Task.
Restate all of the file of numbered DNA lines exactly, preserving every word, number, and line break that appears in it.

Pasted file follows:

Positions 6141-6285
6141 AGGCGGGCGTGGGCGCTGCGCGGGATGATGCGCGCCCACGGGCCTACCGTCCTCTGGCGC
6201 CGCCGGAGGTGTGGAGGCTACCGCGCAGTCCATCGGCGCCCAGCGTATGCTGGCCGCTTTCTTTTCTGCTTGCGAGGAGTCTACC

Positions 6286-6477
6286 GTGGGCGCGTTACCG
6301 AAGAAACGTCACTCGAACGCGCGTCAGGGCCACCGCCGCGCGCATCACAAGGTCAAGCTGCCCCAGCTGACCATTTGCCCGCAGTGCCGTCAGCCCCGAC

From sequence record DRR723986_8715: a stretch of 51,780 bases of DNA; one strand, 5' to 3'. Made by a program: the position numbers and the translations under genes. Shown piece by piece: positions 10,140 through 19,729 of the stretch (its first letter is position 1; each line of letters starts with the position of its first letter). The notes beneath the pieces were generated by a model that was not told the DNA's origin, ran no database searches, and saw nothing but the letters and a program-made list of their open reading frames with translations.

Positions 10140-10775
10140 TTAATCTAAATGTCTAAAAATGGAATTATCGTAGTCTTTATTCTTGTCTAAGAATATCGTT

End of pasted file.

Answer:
Positions 6141-6285
6141 AGGCGGGCGTGGGCGCTGCGCGGGATGATGCGCGCCCACGGGCCTACCGTCCTCTGGCGC
6201 CGCCGGAGGTGTGGAGGCTACCGCGCAGTCCATCGGCGCCCAGCGTATGCTGGCCGCTTTCTTTTCTGCTTGCGAGGAGTCTACC

Positions 6286-6477
6286 GTGGGCGCGTTACCG
6301 AAGAAACGTCACTCGAACGCGCGTCAGGGCCACCGCCGCGCGCATCACAAGGTCAAGCTGCCCCAGCTGACCATTTGCCCGCAGTGCCGTCAGCCCCGAC

From sequence record DRR723986_8715: a stretch of 51,780 bases of DNA; one strand, 5' to 3'. Made by a program: the position numbers and the translations under genes. Shown piece by piece: positions 10,140 through 19,729 of the stretch (its first letter is position 1; each line of letters starts with the position of its first letter). The notes beneath the pieces were generated by a model that was not told the DNA's origin, ran no database searches, and saw nothing but the letters and a program-made list of their open reading frames with translations.

Positions 10140-10775
10140 TTAATCTAAATGTCTAAAAATGGAATTATCGTAGTCTTTATTCTTGTCTAAGAATATCGTT